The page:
Sauer Castle

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Sauer Castle
Sauer-Castle.jpg
Location Kansas City, Kansas
Coordinates 39°4′6.56″N 94°38′2.32″W / 39.0684889°N 94.6339778°W / 39.0684889; -94.6339778Coordinates: 39°4′6.56″N 94°38′2.32″W / 39.0684889°N 94.6339778°W / 39.0684889; -94.6339778
Built 1871
Architect Unknown
Architectural style Italianate
Governing body Private
NRHP Reference # 77000600 [1]
Added to NRHP August 2, 1977

The Sauer Castle was the residence of Anton Sauer. Sauer had married his wife Francesca in Vienna, Austria at age eighteen and a half. There, they had their five children: Gustave O.L., Anthony Philip Jr., Julius J., Emil, and Johanna.

In 1858, they decided to move to New York City to be with Anton's mother and sisters that had already been there for some time. Due to his worsening case of tuberculosis and Francesca's death in 1868, he decided to move his family to Kansas City.

After his business became successful, he began courting a young 28 year old widow, Mary (Maria) Einhellig Messerschmidt, who had two daughters of her own: Anna and Maria. After marrying in 1869 they had five daughters (four survived to maturity): Eva Marie, Antoinette, Josephine (sometimes listed as Fosefa), and Clara. Daughter Helen (sometimes listed as Frances) died in infancy age 14 months.

By 1872 the mansion was finally fully furnished, sitting on the Shawnee Indian trail that was part of the old Santa Fe Trail that many wagons passed.

After Anton's death on August 16, 1879 in the second floor master bedroom, Mary and the children continued living in the house, as did the children continue living there after Mary's death in 1919. She committed suicide by hanging.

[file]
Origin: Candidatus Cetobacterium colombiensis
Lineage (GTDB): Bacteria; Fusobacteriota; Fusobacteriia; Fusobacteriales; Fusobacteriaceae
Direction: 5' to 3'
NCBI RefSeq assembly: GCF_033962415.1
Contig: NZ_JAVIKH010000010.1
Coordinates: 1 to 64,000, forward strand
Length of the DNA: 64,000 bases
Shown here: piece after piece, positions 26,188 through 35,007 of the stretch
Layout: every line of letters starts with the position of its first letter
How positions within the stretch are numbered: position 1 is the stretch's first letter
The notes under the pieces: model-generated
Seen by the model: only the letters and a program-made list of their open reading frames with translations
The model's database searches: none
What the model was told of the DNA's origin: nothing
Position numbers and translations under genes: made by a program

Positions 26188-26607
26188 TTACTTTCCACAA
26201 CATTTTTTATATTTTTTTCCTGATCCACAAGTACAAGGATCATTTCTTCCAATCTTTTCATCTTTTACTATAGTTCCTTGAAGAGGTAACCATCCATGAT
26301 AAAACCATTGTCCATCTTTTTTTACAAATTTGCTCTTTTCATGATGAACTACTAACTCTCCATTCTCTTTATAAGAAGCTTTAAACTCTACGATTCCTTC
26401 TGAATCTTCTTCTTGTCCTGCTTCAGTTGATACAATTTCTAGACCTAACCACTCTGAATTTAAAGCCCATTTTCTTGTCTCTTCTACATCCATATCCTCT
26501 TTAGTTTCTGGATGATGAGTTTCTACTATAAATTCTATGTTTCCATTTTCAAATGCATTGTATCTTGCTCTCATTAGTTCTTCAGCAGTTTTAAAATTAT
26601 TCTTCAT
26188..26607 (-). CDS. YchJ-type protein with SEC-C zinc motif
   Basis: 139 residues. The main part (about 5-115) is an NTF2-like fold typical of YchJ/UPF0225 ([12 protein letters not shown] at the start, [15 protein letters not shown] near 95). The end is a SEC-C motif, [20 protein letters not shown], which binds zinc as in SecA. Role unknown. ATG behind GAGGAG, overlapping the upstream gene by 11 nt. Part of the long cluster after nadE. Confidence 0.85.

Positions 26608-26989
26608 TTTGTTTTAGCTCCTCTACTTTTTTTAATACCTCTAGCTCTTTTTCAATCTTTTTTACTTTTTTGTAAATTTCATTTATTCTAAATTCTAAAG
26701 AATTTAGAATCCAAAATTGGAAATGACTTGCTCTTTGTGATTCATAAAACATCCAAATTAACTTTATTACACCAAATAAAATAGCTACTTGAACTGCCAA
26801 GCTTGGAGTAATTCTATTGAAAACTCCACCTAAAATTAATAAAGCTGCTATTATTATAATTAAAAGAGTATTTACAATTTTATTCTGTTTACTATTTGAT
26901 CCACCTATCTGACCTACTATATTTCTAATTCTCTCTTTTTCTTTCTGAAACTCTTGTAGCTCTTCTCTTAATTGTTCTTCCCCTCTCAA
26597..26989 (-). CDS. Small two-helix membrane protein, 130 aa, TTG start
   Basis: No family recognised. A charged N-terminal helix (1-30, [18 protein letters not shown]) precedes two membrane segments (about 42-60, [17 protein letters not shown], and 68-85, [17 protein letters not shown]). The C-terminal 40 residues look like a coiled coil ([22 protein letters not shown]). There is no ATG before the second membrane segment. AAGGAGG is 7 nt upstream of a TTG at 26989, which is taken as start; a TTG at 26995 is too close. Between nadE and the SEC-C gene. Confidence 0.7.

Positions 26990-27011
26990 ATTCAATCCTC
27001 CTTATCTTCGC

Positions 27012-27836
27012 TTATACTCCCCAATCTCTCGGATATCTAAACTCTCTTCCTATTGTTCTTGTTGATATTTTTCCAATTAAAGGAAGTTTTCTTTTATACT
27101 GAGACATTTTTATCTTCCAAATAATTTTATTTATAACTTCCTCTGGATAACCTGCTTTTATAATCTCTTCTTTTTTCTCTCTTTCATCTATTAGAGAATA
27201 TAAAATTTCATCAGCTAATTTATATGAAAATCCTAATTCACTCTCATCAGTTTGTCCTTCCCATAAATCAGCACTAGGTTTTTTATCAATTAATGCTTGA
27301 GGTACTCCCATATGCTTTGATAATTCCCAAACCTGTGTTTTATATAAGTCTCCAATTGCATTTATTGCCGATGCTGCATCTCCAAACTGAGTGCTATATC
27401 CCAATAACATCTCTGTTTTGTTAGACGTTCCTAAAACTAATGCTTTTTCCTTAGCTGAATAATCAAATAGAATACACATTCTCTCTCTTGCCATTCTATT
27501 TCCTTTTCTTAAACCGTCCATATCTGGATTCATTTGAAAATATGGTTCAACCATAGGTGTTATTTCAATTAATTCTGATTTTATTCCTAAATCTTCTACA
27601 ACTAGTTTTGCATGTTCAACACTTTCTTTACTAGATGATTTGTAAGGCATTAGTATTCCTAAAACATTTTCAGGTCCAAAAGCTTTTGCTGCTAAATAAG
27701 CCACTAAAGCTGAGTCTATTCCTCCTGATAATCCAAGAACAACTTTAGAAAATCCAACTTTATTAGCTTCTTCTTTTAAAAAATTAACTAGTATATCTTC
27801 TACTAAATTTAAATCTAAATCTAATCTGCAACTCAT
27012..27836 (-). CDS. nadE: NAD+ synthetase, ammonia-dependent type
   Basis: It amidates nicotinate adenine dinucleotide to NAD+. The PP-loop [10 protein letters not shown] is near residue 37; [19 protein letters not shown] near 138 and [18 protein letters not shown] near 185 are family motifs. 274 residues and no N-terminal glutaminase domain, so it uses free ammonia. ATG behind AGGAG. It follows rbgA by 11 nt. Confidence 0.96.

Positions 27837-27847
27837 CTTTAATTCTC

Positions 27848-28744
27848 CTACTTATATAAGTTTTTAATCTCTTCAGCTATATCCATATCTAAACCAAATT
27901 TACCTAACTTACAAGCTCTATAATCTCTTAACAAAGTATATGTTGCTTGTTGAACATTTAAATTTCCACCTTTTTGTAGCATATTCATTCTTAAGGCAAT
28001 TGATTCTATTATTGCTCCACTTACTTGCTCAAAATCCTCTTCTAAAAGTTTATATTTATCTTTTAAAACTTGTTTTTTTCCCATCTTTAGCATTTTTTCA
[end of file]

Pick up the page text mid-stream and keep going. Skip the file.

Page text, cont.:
Daughter Eve Maria Sauer married William C. Van Fossen in the house, having one child named Helen before the marriage failed 18 months into it. She then married a widower with six children of his own, local Wyandotte County businessman and landowner, Mr. John S. Perkins. Together they had three children and stayed married until he committed suicide with a handgun at age 73, the reason being his declining health. Eve and John S. Perkins' son John Harrison Perkins had an infant daughter drown in the swimming pool on the west side of the house. Eve continued to live in the family home with her son and two daughters, Eva Marie Perkins, and Marguerite A. Perkins, until her death in 1955.

Five generations of the Sauer family continued living in the mansion until the owner of a home heating oil company, Paul Berry, bought the house after Eve's death. He lived in the mansion until his own death in December 1986. Because of ghost stories originating in 1930, the house was constantly trespassed and vandalized, which Barry and his dog fought off themselves.

In January 1987, Bud Wyman, his son and daughter in law, Cliff and Cindy Jones, bought the home hoping to turn it into a bed and breakfast. At this time, no one lived in the house. In 1988, Carl Lopp, great, great grandson of Anthony Sauer, bought the house with the intention of fixing it up and residing there to keep it in the family. However, this has proved to be a difficult task for Lopp, and has only managed minor repairs such as fixing balconies and putting a large fence around the property.

Carl Lopp's hired caretaker of the house was charged with felony theft on On August 15, 1996 for stealing 30 thousand dollars worth of artifacts from the house, including a tractor, dress, chandelier, copper from the furnace, and wall sconces.

There have been a number of ghost stories that can be disproved (such as the previous family all being murdered there by the father, who then continued to commit suicide) that keep people vandalizing the house, which keeps Lopp from receiving insurance money.

It is located at 935 Shawnee Road in Kansas City, Kansas. The architect is unknown but may have been Asa Beebe Cross. The home's design is an example of Italianate architecture. It was placed in the Kansas City, Kansas Historic Landmarks on January 29, 1987. It was placed in the Register of Historic Kansas Places on July 1, 1977. It was placed in the National Register of Historic Places: August 2, 1977.

Notes[edit]

  1. ^ "National Register Information System". National Register of Historic Places. National Park Service. 2007-01-23.